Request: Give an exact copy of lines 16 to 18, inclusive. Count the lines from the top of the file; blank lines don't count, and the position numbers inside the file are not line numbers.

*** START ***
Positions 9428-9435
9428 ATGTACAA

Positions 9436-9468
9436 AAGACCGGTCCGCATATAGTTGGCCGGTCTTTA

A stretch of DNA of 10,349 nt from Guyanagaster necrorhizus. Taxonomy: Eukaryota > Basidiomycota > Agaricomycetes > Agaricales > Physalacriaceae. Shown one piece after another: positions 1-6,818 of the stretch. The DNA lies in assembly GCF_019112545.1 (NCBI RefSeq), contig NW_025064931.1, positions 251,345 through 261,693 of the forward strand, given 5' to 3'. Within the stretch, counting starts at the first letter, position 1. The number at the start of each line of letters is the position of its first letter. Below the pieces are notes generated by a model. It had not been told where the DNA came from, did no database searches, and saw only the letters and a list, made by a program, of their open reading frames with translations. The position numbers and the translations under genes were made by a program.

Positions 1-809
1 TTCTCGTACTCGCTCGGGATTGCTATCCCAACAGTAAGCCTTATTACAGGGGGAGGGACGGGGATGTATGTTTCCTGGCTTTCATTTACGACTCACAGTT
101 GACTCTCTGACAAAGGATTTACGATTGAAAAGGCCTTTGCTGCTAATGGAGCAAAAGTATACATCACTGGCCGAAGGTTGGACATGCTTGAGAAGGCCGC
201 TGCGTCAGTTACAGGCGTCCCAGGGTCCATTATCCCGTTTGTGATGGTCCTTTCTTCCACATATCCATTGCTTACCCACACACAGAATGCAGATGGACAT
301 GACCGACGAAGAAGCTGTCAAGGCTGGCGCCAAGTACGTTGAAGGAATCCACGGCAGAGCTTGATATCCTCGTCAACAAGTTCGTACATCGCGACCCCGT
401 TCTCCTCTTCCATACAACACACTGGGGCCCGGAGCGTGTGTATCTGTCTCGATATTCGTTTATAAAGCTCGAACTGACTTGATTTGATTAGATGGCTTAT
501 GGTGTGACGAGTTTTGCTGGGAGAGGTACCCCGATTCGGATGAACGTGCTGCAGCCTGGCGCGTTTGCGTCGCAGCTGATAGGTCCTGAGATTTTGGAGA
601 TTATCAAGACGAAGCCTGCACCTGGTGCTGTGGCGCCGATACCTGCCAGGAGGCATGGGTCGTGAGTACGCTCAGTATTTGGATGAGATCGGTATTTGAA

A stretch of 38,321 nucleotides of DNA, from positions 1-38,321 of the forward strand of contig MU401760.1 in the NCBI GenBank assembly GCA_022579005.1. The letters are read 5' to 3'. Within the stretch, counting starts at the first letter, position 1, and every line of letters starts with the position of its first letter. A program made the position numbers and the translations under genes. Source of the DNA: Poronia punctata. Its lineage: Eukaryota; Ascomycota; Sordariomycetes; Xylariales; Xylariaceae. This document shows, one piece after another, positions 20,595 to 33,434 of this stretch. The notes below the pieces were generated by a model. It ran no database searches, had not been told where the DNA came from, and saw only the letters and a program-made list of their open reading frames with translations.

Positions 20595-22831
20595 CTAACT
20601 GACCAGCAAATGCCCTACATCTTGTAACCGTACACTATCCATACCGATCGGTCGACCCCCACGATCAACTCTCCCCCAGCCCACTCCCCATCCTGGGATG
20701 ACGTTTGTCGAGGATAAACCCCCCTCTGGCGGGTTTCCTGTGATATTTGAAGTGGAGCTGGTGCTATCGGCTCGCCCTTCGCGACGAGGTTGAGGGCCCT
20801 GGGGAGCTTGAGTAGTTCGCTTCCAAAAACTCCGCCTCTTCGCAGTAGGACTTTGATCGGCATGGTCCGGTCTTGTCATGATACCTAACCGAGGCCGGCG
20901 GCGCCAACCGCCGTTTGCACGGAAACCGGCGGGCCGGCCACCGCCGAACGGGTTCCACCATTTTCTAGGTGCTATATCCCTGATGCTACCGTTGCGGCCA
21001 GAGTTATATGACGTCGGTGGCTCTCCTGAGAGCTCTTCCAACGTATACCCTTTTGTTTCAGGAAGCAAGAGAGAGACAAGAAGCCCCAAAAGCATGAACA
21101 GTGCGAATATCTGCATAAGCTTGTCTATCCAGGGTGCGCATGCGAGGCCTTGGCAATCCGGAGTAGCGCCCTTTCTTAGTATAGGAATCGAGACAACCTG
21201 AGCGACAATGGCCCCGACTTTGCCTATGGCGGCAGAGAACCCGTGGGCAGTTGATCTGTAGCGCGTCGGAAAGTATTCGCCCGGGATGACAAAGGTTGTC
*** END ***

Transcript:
20595 CTAACT
20601 GACCAGCAAATGCCCTACATCTTGTAACCGTACACTATCCATACCGATCGGTCGACCCCCACGATCAACTCTCCCCCAGCCCACTCCCCATCCTGGGATG
20701 ACGTTTGTCGAGGATAAACCCCCCTCTGGCGGGTTTCCTGTGATATTTGAAGTGGAGCTGGTGCTATCGGCTCGCCCTTCGCGACGAGGTTGAGGGCCCT